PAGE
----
AP Photo/Matt York

Road trip season is upon us.

In years past, exorbitant gas prices threw a bit of a damper on the romance of the Great American Road Trip.

This year, with the cost of fuel on a downward slide, $50 in the tank will get you pretty far. Using the average price of gas and the assumption that a car gets 24 miles to the gallon, the cost-information website HowMuch.net mapped just how far you could drive from the center of a city before sputtering to a crawl somewhere in the middle of a highway.

In the maps, concentric rings indicating the destinations attainable at $10, $20, $30, $40, and $50 worth of gas surround 35 major cities across the U.S. It’s remarkable both how far-flung the visualizations are, and how different they look depending on the city of origin.

HowMuch.net

Cities in the middle of the country, HowMuch.net points out, reap the benefits of an uninterrupted radius. A $50 drive out from Denver could land you in Zion National Park or El Paso, Texas; from Chicago, you could reach Niagara Falls or Memphis.

HowMuch.net

Sometimes, as in the case of Atlanta, you might save yourself both money and disappointment by setting out a on a shorter trip. HowMuch.net points out that leaving with $50 in your tank from Atlanta:

…seems like an exercise in frustration. Not only does your car give up the ghost before reaching Miami, it also falls just short of Chicago, on the shores of Lake Michigan, and Cleveland, on the shores of Lake Erie…But on the other hand, spending no more than $30 puts you on lots of gorgeous seafront, from the gulf shores of Alabama to the Atlantic coastline of South Carolina. With the next $10, you’re rolling into the Big Easy, New Orleans.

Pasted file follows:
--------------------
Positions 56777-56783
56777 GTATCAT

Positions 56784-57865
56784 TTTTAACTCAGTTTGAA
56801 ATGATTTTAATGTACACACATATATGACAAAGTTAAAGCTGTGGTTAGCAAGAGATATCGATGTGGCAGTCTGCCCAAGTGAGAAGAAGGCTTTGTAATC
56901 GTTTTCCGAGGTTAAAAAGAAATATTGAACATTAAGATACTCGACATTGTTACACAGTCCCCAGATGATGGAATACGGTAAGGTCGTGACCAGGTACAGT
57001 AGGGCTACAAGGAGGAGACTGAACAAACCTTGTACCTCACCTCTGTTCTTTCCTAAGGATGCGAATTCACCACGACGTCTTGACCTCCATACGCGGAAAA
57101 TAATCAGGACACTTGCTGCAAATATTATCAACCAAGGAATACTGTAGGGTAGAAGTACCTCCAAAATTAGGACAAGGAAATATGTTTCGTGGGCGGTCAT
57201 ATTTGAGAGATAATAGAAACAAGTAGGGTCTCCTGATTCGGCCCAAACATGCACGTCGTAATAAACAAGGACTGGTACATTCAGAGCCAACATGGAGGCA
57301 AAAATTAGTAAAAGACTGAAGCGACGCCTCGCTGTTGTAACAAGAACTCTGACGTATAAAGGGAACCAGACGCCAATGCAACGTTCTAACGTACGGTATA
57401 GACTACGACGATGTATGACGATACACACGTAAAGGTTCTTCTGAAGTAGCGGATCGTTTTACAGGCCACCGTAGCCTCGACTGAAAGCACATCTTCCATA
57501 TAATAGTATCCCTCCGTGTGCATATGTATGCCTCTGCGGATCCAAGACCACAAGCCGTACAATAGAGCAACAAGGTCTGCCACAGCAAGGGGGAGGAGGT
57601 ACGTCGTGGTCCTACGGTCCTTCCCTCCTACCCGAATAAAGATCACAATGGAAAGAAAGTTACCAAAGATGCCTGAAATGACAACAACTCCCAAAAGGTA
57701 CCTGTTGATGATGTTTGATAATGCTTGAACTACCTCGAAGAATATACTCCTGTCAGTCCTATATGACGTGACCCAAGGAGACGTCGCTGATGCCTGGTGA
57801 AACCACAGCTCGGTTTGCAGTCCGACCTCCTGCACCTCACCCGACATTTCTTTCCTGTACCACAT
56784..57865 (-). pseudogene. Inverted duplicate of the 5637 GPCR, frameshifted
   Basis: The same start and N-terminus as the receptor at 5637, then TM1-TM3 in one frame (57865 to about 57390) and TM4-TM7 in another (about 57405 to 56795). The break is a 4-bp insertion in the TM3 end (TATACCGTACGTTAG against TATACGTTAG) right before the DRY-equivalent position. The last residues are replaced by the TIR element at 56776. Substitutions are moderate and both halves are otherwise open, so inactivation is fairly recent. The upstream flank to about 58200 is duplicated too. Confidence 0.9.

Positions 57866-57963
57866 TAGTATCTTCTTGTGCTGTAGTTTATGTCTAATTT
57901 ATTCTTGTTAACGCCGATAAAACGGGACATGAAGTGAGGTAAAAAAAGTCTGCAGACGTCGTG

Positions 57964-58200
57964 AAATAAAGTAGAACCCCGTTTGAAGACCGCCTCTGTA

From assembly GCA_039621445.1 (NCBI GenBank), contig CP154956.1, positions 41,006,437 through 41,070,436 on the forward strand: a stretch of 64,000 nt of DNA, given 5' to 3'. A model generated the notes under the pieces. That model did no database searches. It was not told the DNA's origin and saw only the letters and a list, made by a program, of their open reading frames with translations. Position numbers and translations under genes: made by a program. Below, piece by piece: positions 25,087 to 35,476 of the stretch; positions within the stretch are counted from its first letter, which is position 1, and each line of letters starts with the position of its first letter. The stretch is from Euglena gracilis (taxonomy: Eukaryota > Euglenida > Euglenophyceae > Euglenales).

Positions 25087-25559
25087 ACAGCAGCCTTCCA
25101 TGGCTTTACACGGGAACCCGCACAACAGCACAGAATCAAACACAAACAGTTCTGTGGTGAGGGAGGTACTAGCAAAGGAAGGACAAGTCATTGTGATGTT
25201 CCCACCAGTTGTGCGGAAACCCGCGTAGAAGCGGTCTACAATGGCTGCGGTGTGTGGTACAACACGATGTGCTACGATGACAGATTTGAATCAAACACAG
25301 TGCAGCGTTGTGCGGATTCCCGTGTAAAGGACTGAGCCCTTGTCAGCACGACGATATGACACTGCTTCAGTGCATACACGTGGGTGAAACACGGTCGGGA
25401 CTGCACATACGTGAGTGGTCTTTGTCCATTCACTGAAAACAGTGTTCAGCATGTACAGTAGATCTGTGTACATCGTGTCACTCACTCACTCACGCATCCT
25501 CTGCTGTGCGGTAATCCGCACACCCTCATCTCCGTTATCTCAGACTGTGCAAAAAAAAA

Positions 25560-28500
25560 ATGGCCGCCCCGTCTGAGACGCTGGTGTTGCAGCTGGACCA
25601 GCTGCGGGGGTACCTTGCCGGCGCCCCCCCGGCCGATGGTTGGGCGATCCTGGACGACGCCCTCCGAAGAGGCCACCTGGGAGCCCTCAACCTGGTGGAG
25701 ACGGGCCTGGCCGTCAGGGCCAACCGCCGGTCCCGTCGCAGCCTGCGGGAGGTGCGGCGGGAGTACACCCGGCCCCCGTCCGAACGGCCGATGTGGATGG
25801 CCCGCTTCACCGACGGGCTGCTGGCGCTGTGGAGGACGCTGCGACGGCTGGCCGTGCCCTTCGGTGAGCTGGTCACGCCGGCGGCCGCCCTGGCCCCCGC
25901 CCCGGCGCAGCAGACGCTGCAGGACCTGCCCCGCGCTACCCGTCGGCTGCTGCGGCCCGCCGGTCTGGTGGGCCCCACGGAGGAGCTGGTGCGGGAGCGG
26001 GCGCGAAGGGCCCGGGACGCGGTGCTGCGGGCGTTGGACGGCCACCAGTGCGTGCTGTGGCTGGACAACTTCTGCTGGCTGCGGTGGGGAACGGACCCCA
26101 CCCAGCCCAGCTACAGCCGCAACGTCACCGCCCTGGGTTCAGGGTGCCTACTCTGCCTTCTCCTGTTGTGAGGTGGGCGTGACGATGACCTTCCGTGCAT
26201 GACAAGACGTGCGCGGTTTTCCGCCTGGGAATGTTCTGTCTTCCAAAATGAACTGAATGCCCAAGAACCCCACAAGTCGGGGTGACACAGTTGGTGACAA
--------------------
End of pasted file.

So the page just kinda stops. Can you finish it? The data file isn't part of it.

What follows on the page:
Given that 40 percent of the U.S. population lives in coastal counties, the range of road-trip possibilities will not always fall in the satisfying circle that emanates from midwestern cities like Columbus or Kansas City. Take Miami, for example. Florida’s panhandle shape limits driving options to the west, east, and south; the only way to go is up. A $50 tank will take you as far as Savannah or Tallahassee, but what Florida lacks in choice it more than makes up for in beaches. Around its perimeter, there’s really no bad place to end up, and it will cost you less to get there.

HowMuch.net

A $50 car ride bridges trips that people would not hesitate to fly—between New York City and Detroit, for instance. The small issue of time might tip travelers in favor of aviation, but if the goal is to relax and luxuriate in some unsung parts of the American landscape, driving might just be the cheapest and most interesting way to get out of the city for a bit.

HowMuch.net

About the Author

Most Popular

  1. a photo of yellow vest protesters in Paris, France.
    Equity

    To Understand American Political Anger, Look to ‘Peripheral France’

    French geographer Christophe Guilluy has a controversial diagnosis of working-class resentment in the age of Trump, Brexit, and the Yellow Vests.

  2. Design

    How 'Maintainers,' Not 'Innovators,' Make the World Turn

    We need more stories about the labor that sustains society, a group of scholars say.

  3. A rendering of a co-living building in San Jose.
    Life

    The Largest Co-Living Building in the World Is Coming to San Jose

    The startup Starcity plans to build an 800-unit, 18-story “dorm for adults” to help affordably house Silicon Valley’s booming workforce.

  4. A cat lays flat on a bench at a park on the outskirts of Tokyo.
    Life

    Why Don't Americans Use Their Parks At Night?

    Most cities aren’t fond of letting people use parks after dark. But there are good lifestyle, environmental, and safety reasons to reconsider.

  5. A map of apartment searches in the U.S.
    Maps

    Where America’s Renters Want to Move Next

    A new report that tracks apartment searches between U.S. cities reveals the moving aspirations of a certain set of renters.

×